RAIDERS 2019 Abstracts


Full Papers
Paper Nr: 1
Title:

Validation of the fNIRS Pioneer™, a Portable, Durable, Rugged functional Near-Infrared Spectroscopy (fNIRS) Device

Authors:

Bethany K. Bracken, Elena K. Festa, Hsin-Mei Sun, Calvin Leather and Gary Strangman

Abstract: Assessing cognitive workload using functional near-infrared spectroscopy (fNIRS) in labs is well established. However, fNIRS sensors useful during normal activities in real-world environments are only recently emerging. We validated a small, portable fNIRS sensor (the fNIRS Pioneer ™) against a larger sensor with coverage of a larger cortical area, the NINScan developed at Massachusetts General Hospital. We used a gold-standard working memory task (n-back; (Kirchner, 1958)) and a more complex multi-attribute task battery (MATB) (Santiago-Espada et al., 2011). Twenty healthy adult (21.5 ± 3.3 years; 9 males) students at Brown University completed all three experimental visits. Fitting with previous research, on the n-back task, we found a significant effect of difficulty level on blood oxygenation (HbO2) in dorsolateral prefrontal cortex (dlPFC) HbO2 (p<.01), but not medial PFC HbO2 with the fNIRS Pioneer. For the NINScan, we observed increases in HbO2 from 1- to 2- to 3-back in two channels corresponding to the border between ventrolateral PFC (vlPFC) and dlPFC in both hemispheres (p<.05). When we aggregated MATB data across subtasks, and after accounting for time-on-task, we found a significant (p<.01) effect on HbO2 for the Pioneer and the NINScan. In all cases, the significant HbO2 findings were negative relationships, indicating less brain activation with better performance. While prior literature of functional brain imaging with MATB is not available, this finding is at least broadly consistent with the role of lateral PFC’s role in working memory. This indicates that both the fNIRS Pioneer and the NINScan sensor, when combined with appropriate data analytic techniques were useful for detecting changes in HbO2 that correlate with cognitive workload and behaviour, and that the fNIRS Pioneer is able to assess cognitive workload similarly to more larger, more expensive, and more established devices.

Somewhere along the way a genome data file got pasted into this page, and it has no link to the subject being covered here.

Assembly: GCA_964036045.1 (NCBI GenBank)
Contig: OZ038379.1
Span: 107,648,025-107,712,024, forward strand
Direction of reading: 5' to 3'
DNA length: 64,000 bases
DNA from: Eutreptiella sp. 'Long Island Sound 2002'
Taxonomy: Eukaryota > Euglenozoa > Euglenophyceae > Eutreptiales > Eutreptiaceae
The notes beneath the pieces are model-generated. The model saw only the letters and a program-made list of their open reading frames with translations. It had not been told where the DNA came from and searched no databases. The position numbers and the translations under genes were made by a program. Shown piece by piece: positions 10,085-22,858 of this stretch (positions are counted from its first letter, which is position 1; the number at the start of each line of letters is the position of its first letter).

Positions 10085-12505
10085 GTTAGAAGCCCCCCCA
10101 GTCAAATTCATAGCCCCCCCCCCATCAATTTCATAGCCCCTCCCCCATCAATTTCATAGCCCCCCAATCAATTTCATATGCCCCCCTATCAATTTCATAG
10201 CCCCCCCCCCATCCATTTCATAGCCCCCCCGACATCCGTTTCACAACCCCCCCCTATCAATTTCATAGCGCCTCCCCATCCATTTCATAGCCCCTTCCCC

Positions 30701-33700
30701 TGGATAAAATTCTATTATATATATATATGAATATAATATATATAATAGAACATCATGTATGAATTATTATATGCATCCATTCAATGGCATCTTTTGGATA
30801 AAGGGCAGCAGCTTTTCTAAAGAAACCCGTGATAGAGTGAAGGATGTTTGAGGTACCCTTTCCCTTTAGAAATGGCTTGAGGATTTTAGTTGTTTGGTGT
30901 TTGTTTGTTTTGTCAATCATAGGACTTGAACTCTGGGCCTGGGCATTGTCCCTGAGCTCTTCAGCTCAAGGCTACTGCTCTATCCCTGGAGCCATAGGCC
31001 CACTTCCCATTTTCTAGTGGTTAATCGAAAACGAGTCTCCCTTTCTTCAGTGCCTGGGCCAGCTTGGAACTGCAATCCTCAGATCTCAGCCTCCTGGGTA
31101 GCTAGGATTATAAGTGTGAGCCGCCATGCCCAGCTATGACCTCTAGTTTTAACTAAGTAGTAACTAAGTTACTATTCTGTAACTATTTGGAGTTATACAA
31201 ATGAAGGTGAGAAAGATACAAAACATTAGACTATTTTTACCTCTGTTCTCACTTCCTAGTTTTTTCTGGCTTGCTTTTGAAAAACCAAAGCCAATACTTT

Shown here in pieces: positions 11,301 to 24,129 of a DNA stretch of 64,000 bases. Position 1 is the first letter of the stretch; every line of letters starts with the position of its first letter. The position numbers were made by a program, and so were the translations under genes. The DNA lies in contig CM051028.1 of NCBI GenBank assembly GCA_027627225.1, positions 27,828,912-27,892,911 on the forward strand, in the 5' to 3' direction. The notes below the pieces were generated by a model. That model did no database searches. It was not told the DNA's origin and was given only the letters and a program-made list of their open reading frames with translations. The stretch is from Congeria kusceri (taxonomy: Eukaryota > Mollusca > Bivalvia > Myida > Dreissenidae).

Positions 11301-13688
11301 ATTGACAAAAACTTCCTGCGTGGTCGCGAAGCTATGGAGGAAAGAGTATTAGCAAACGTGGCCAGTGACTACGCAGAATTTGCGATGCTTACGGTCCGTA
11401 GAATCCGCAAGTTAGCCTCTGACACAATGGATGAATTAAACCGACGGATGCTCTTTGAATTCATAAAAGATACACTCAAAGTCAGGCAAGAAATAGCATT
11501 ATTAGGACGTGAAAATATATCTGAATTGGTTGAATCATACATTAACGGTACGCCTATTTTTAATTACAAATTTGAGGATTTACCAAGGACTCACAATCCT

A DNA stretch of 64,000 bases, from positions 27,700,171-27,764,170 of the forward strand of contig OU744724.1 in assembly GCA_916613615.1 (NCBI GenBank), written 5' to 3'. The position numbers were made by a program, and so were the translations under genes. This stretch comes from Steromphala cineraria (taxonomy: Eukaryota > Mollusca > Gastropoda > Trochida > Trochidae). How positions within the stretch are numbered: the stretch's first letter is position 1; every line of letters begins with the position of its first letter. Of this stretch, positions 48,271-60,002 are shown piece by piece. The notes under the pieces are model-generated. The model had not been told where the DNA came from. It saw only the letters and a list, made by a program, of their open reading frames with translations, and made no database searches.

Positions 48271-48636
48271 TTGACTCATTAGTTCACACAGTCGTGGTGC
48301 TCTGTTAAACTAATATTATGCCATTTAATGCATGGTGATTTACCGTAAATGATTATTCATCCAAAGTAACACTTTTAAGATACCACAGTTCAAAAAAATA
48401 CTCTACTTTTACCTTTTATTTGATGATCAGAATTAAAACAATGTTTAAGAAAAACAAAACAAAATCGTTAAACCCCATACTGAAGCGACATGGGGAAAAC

Paper Nr: 2
Title:

Case Study of Interrelation between Brain-Computer Interface based Multimodal Metric and Heart Rate Variability

Authors:

V. S. Vasilyev, V. I. Borisov, A. M. Syskov and V. S. Kublanov

Abstract: The Brain-Computer Interface (BCI) can be used for evaluation of the state of individuals during everyday routines. As shown in previous works, there is a relationship between the BCI multimodal metric with functional states of human. We have used power of Theta, Alpha, Beta low and Beta high electroencephalography rhythms and head motion data signals for multimodal metric. Heart Rate Variability (HRV) is common medical method for functional state assessment. In this paper the results of interrelation estimation between multimodal metric and HRV are shown. We used Pearson correlation coefficient (PCC) for estimates of interrelation between multimodal metric and HRV. It was found, the best results for estimates of parasympathetic part of the autonomic nervous system and suprasegmental regulation HRV have value of PCC more then critical value for Pearson correlation.

Paper Nr: 3
Title:

Towards Simplifying Assessment of Athletes Physical Fitness: Evaluation of the Total Physical Performance by Means of Machine Learning

Authors:

Vladimir Kublanov, Anton Dolganov, Viktoriya Badtieva and David Akopyan

Abstract: The paper describes the methodology for the evaluation of the total physical performance of athletes on the basis of simultaneously recorded signals of stabilography and heart rate variability. An objective assessment of the level of physical performance was carried out using testing on the bicycle ergometer. The use of genetic programming and linear discriminant analysis allowed obtaining the set of diagnostically significant features. The set of diagnostically significant features is able to determine the level of physical fitness using only data from stabilographic studies and heart rate variability with an accuracy of at least 97%. Strength and weaknesses of the proposed approach are discussed.